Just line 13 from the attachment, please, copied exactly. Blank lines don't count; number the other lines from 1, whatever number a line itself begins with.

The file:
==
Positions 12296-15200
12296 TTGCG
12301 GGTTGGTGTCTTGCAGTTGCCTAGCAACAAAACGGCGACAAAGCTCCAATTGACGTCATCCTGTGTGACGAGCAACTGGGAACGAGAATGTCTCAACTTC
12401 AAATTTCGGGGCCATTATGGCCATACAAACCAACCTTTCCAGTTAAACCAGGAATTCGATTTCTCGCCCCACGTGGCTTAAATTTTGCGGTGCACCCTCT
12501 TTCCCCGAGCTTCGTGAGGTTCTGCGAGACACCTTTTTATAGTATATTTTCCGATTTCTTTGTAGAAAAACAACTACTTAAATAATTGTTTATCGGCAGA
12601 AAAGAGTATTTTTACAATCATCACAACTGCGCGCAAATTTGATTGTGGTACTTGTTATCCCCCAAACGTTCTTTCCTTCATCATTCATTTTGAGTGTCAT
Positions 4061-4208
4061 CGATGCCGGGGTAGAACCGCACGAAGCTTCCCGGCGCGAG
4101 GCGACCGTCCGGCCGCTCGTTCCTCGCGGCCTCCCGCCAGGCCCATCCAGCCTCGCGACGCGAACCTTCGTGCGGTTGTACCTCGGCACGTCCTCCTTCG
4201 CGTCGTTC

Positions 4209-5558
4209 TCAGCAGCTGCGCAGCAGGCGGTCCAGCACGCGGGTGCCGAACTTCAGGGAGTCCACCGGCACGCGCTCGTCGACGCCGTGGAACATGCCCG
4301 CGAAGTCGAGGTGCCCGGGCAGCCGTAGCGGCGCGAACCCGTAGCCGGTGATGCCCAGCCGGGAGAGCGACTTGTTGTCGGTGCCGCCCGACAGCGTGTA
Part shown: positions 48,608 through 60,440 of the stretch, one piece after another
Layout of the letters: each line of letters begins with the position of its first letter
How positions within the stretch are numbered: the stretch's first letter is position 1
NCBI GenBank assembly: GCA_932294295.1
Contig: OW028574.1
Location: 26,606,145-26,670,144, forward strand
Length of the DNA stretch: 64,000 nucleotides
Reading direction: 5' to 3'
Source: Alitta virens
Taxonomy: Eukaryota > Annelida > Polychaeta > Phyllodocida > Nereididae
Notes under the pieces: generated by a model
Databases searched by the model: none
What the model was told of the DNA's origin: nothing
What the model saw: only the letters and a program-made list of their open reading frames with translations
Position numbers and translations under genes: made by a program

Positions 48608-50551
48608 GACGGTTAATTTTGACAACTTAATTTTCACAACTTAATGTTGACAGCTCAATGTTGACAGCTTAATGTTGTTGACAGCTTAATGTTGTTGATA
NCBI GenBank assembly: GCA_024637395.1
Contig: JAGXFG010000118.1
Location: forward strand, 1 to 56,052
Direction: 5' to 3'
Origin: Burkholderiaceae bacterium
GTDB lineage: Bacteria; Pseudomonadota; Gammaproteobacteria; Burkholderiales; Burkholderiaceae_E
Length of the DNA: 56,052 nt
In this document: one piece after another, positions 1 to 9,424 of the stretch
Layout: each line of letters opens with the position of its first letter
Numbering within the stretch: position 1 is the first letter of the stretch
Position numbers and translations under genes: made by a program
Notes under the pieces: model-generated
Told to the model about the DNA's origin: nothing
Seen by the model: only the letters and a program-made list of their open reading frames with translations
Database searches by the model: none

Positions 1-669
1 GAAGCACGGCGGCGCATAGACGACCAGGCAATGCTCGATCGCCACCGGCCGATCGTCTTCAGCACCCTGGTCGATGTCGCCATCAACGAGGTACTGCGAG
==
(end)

4301 CGAAGTCGAGGTGCCCGGGCAGCCGTAGCGGCGCGAACCCGTAGCCGGTGATGCCCAGCCGGGAGAGCGACTTGTTGTCGGTGCCGCCCGACAGCGTGTA